“Flight” is a stirring, suspenseful and even hurtful portrait of alcoholism, but it is studio filmmaking that takes us for a ride, proving that some people need to embrace the edge to even stay upright.
“Flight” proves this so strongly in an early action scene that would befit “United 93.” Captain Whip Whitaker (Denzel Washington) is a pilot who has just taken off into rocky, severe turbulence. He pushes the plane past its speed limits to break out of the storm into clear skies, but all the danger is necessary to stay safe. The twist is, he’s drunk as a skunk. He stayed awake the entire night in bed with one of his beautiful flight attendants and capped off the morning with some hits of cocaine, his way of instantly beating a hangover where an aspirin won’t do.
But nearing descent, the plane suffers a critical mechanical failure, and Whip executes a daring maneuver, turning the plane upside down to counter the rapid decline and carry into a glide. In the inevitable crash, only six of the 102 people onboard are killed, and Whip is hailed as a hero.
Whip’s dilemma is that if he were to embrace his heroic side by basking in the press, it would soon be revealed that he’s an addict and that he may have been responsible for the accident. It doesn’t matter that the plane was found to be faulty, and the news that no other pilot put through the same simulated conditions somehow hits a hollow note. What’s important is that we trust him and that he can trust himself.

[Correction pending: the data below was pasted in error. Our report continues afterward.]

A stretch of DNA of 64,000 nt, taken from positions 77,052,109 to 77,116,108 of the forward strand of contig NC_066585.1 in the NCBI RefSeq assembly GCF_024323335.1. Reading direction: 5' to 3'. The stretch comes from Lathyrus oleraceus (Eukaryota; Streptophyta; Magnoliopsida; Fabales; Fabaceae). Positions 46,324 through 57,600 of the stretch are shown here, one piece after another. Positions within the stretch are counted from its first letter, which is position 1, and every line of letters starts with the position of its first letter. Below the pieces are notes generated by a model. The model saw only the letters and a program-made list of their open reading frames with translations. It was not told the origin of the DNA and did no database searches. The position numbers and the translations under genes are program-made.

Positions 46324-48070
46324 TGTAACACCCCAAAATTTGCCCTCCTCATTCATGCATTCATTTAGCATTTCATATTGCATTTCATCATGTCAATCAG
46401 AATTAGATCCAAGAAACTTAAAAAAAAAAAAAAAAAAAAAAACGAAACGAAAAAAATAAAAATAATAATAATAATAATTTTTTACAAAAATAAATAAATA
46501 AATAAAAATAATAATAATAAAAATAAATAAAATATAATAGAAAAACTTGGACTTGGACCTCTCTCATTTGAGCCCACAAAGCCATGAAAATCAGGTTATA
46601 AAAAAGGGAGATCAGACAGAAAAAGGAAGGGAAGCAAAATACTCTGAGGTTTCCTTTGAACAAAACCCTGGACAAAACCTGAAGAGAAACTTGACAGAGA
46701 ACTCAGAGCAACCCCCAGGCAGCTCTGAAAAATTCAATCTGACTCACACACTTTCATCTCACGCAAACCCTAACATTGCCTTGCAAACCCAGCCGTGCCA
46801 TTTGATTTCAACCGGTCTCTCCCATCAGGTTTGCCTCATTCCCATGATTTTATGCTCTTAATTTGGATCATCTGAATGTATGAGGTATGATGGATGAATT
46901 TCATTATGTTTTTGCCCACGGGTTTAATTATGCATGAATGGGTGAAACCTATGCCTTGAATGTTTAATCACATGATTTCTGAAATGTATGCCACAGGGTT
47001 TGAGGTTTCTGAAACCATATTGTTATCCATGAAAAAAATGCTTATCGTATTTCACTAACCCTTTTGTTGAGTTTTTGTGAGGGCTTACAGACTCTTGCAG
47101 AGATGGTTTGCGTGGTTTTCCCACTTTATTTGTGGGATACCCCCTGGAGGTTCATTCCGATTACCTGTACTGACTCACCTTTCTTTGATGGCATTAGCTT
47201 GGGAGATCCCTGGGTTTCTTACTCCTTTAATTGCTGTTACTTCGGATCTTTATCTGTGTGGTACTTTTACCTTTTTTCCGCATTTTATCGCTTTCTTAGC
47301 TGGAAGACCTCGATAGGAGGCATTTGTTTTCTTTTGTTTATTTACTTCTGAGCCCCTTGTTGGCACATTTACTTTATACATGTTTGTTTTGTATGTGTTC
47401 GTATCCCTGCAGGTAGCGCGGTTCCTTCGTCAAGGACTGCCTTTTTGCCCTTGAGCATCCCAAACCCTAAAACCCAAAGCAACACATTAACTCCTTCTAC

Denzel Washington’s nuanced performance convinces us that Whip is a man in control and fully aware of his vices. He boldly asserts to his girlfriend Nicole (Kelly Reilly), another addict, that he chooses to drink and that he doesn’t need AA because he is the pilot charting his own course. We sympathize with Whip because few actors other than Washington could appear so effortlessly confident, and yet his actions remain questionable, his emotions remain guarded and his personality remains a mystery.
The movie is directed by Robert Zemeckis, making “Flight” the first live-action feature he’s directed since 2000’s “Cast Away.” Like that film, it’s about a man getting to know himself, isolated from the people he cares about, but it tells it all through moments of state of the art special effects and action. The flight scene in particular is done with a firm hand and clear eye, not the jumbled images of a man impaired. It provides the metaphor of being fully aware of our downward spiral and an inability to stop it.
In the same way Whip softens the blow of the crash, “Flight” succeeds brilliantly in telling this layered story with moments of levity and excitement. John Goodman is hilarious as an oafish drug dealer just as controlling of his reckless behavior as Whip. Rarely has a scene in which the hero of a drama hits rock bottom been this funny, but Goodman helps it hit just the right note.
Robert Zemeckis’s recent animated films have been a mixed bag to put it politely, but “Flight” is a wonderful return to form with a great story and performance at its core.